Turkey's access to the International Police Organization's (INTERPOL) databases has not been denied, and it is still able to report Gülenist Terror Group (FETÖ) members to the institution, an INTERPOL spokesperson told Daily Sabah, after some Turkish media outlets claimed Ankara's access to INTERPOL's databases had been suspended since last July. An INTERPOL spokesperson, who spoke on the condition of anonymity due to restrictions, told Daily Sabah that Turkey's access to INTERPOL's databases has never been denied, and it is still able to submit names on the international wanted persons list.
Underscoring that "INTERPOL is committed to supporting each of its 190 member countries in the interest of police cooperation," the spokesperson said, "Turkey has not been, nor is currently, blocked from accessing any of INTERPOL's databases, including for internationally wanted persons."
On Tuesday, the Turkish Karar daily claimed Turkey had been blocked from INTERPOL's databases and, as a result, not able to report FETÖ members to international police organizations, which led to the fugitives roaming free worldwide.
The news article quickly sparked outrage in Turkey, leading to fury and exasperation directed towards INTERPOL. However, the news turned out to be false, as the INTERPOL spokesperson stressed that the statement was simply not true.
"Article 2 of INTERPOL's constitution highlights the organization's role in encouraging the widest possible police cooperation within the limits of existing laws in different countries, and in the spirit of the Universal Declaration of Human Rights," the spokesperson said.
Detailing the process of adding wanted people to the list, the spokesperson said: "When any member country provides information to INTERPOL for inclusion in any of its databases, including nominal or stolen and lost travel documents, checks are carried out to ensure the data complies with the Organization's constitution, regulations and rules. Information from any member country which is not compliant cannot be entered into any database."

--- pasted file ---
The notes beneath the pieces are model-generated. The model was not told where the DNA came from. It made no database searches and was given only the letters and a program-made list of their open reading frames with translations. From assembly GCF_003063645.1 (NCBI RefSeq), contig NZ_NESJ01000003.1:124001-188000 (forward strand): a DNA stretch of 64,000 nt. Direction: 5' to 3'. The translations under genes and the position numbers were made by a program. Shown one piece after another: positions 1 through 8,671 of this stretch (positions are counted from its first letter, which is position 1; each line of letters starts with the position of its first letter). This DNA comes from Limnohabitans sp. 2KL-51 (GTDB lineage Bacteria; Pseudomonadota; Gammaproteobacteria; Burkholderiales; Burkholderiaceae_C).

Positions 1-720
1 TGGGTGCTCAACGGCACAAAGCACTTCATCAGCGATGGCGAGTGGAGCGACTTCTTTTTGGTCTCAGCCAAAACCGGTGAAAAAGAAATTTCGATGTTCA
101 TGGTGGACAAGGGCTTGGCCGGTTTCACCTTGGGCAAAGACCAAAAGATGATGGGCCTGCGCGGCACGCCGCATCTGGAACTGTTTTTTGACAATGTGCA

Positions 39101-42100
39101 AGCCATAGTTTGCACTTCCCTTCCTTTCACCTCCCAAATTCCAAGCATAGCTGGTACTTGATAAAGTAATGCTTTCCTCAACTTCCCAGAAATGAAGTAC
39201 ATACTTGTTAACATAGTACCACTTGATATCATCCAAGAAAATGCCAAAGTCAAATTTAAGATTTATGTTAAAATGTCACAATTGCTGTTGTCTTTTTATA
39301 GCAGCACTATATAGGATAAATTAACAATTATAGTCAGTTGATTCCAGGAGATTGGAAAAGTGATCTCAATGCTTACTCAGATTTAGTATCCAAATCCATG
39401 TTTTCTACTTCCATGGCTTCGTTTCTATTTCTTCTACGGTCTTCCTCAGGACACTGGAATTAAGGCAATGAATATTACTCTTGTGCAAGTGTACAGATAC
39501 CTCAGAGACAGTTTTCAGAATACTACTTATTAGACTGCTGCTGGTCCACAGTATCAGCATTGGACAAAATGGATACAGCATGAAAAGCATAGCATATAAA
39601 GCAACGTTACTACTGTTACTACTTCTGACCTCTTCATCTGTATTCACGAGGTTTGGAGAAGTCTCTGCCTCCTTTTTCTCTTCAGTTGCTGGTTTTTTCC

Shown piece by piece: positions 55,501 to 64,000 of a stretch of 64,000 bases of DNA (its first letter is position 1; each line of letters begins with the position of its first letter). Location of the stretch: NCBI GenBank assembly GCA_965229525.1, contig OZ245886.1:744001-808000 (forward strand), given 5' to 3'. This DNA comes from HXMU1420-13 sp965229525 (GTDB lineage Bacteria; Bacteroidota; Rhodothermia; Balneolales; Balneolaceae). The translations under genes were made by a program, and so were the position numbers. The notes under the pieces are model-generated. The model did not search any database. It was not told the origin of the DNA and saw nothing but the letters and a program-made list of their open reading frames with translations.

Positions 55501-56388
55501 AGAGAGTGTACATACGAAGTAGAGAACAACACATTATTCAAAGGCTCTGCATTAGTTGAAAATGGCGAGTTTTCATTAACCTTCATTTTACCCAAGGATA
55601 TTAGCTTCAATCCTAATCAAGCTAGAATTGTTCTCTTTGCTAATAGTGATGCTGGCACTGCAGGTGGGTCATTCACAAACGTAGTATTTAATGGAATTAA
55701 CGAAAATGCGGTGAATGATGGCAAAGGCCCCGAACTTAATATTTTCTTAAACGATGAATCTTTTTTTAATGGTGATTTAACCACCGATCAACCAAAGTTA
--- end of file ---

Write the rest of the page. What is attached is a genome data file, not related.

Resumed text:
The Karar daily report claimed that Turkey had been blocked from INTERPOL's databases after it allegedly wanted to include 60,000 alleged Gülenist militants in the list. The news article contended that INTERPOL found the number of wanted people too overwhelming, leading to Ankara's suspension from the organization.
The Turkish government's cross-border fight against FETÖ involves efforts by the Foreign and Justice Ministry, as well as police and intelligence services. The ministries have pursued intense diplomatic efforts, presenting evidence of the terrorist group's involvement in the coup attempt.
The FETÖ terrorist group, which posed as a religious charity to attract followers worldwide, managed to garner a following and establish a global network of schools and companies on every continent, spanning from the far corners of Africa all the way to the United States.
Following the deadly coup attempt on July 15, 2016, Turkey has been aggressively attempting to locate the presence of FETÖ across the globe, primarily focusing on the terrorist group's commercial entities. European countries, which have also been blamed for harboring supporters of other terrorist groups, have failed to respond to extradition requests, while Arab and Asian countries have positively supported Turkey's efforts.
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